Fukuyama says yes to this dire possibility. As a solution he proposes that liberal society must allow illiberal pockets in private life—religion, sports, art, etc.—to drain humanity’s incorrigible thymos away from the political realm while still satisfying our urge to rise up and be recognized as not merely equal to but better than our neighbors in at least some arenas. To put it more coarsely than he does, we may need a little fascism in our poetry or our football games or our church services to keep fascism out of the government. It is a satisfyingly Hegelian conclusion, laden with the dialectician’s circuitous ironies: we will keep liberalism alive forever through regular transfusions of illiberalism into the body politic.
The argument is ingenious; the argument is tightly knit; the argument does not deserve to be ritually mocked every time something bad happens. “Hey Frank, did you see 9/11, the Great Recession, the populist and identity politics revolutions, the war in Ukraine—where’s your end of history now, dude?” But none of these events invalidates the argument. The argument allows for contingencies and reversals. Fukuyama even straightforwardly predicts both “the Great Awokening”—what he sees as a pathological overdevelopment of the quest for recognition on the basis of narrower and ever more spurious identity categories—and the rise of right-wing strongmen for whom equal recognition is not enough to satisfy their urge to conquer.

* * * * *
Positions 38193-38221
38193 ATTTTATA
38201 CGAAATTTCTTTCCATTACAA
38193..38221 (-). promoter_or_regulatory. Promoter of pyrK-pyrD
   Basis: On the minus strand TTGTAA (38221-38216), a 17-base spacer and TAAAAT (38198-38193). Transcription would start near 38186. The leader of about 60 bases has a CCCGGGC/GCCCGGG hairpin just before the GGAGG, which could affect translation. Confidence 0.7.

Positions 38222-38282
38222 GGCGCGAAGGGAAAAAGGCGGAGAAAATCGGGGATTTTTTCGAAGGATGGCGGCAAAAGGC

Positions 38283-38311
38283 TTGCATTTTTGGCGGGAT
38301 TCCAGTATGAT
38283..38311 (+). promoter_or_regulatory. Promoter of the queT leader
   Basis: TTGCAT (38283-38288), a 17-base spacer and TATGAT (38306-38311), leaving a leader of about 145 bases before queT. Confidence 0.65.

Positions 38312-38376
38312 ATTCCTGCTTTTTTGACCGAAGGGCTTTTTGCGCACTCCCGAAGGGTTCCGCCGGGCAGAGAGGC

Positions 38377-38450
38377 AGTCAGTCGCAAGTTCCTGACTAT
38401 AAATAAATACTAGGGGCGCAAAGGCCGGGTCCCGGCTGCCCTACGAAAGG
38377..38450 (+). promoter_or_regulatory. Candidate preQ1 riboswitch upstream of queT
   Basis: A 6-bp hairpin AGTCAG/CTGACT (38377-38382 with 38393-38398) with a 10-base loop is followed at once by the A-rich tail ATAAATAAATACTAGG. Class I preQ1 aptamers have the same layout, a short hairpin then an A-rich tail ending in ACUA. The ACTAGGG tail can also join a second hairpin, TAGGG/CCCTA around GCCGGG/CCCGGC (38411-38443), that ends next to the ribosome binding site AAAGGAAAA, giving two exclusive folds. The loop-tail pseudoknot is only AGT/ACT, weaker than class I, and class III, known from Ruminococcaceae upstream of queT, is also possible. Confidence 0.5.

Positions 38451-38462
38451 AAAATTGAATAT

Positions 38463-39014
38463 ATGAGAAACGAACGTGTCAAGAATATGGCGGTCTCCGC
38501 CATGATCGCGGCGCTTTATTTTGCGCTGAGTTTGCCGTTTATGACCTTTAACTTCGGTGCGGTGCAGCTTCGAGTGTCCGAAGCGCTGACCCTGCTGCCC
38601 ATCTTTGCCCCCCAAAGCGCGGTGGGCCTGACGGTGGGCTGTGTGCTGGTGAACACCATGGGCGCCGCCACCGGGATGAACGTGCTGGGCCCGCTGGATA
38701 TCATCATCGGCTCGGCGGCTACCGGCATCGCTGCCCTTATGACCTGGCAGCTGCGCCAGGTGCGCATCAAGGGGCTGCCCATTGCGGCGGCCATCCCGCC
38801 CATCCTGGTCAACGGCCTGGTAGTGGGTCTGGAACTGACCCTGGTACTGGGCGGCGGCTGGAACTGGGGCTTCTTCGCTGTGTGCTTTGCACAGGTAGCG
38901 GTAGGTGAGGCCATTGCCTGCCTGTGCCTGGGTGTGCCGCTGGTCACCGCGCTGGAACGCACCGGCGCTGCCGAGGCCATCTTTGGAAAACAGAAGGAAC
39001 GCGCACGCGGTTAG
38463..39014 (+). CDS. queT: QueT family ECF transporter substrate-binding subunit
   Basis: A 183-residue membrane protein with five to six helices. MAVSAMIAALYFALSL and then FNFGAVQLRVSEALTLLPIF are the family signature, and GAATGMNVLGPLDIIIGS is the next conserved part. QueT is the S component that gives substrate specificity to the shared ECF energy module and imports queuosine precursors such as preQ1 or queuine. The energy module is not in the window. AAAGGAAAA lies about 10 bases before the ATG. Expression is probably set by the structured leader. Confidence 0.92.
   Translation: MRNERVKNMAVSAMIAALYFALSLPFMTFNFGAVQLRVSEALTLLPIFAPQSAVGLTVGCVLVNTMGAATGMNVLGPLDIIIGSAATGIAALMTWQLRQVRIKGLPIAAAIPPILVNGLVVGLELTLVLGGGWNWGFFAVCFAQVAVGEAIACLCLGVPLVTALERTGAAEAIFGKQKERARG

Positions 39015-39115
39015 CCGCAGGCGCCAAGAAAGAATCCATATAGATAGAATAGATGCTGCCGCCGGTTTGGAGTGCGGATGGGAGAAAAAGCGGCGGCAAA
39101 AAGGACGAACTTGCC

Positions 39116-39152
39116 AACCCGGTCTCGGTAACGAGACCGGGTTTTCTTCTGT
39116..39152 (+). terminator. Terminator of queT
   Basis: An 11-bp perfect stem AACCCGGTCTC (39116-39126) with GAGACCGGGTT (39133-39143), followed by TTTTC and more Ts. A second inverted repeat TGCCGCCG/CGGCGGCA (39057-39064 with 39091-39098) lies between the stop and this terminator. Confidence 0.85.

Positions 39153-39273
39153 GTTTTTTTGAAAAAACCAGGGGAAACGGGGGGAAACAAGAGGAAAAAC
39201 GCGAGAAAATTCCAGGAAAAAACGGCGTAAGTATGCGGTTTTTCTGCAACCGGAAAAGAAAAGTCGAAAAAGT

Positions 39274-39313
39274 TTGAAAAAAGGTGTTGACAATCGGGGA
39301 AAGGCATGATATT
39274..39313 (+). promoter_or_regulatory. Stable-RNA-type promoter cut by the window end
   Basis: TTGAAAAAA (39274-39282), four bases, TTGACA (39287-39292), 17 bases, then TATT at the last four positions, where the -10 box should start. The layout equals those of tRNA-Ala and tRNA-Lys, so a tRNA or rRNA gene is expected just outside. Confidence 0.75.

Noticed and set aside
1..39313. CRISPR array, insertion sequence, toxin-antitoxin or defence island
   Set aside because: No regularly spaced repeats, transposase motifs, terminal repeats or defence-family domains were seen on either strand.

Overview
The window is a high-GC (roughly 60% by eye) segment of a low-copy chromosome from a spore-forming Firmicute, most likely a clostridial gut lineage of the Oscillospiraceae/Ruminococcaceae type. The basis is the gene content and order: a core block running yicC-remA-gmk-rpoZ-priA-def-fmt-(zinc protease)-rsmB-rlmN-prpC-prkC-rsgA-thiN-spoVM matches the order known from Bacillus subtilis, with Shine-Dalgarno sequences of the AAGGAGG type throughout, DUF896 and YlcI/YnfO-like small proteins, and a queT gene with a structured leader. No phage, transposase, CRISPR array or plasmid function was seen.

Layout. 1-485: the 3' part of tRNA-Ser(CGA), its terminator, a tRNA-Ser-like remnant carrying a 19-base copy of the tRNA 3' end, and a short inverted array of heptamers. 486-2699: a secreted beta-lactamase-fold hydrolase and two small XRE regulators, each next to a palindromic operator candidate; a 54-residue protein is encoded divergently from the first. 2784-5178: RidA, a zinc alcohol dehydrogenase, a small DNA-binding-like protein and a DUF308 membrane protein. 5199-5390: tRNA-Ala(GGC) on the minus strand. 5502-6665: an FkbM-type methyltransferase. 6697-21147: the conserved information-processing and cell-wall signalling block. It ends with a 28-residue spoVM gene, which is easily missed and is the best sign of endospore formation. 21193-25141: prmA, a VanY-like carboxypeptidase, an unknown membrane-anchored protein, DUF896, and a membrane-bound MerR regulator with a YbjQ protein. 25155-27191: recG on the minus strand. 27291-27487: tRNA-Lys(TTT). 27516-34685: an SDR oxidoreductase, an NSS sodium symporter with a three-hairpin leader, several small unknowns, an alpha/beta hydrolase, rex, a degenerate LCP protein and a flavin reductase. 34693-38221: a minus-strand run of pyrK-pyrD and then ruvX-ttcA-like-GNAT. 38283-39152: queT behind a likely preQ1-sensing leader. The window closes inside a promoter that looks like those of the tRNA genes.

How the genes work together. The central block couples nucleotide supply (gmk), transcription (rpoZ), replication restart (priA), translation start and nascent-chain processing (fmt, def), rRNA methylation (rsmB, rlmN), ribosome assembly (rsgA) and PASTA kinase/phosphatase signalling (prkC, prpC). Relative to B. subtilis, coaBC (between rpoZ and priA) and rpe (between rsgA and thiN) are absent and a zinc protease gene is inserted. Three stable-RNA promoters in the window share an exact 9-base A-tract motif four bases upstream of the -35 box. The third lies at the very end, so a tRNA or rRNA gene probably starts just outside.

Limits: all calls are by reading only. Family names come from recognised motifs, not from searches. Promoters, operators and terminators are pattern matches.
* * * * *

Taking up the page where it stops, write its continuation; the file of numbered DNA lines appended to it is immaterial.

As an honorary work of Continental Philosophy, The End of History does not lend itself to positivist falsification. It’s not an argument about every little thing that happens but about the logic driving longterm tendencies. Like Hegel himself, Fukuyama resists brief quotation since his text is so closely woven, but consider the following claim: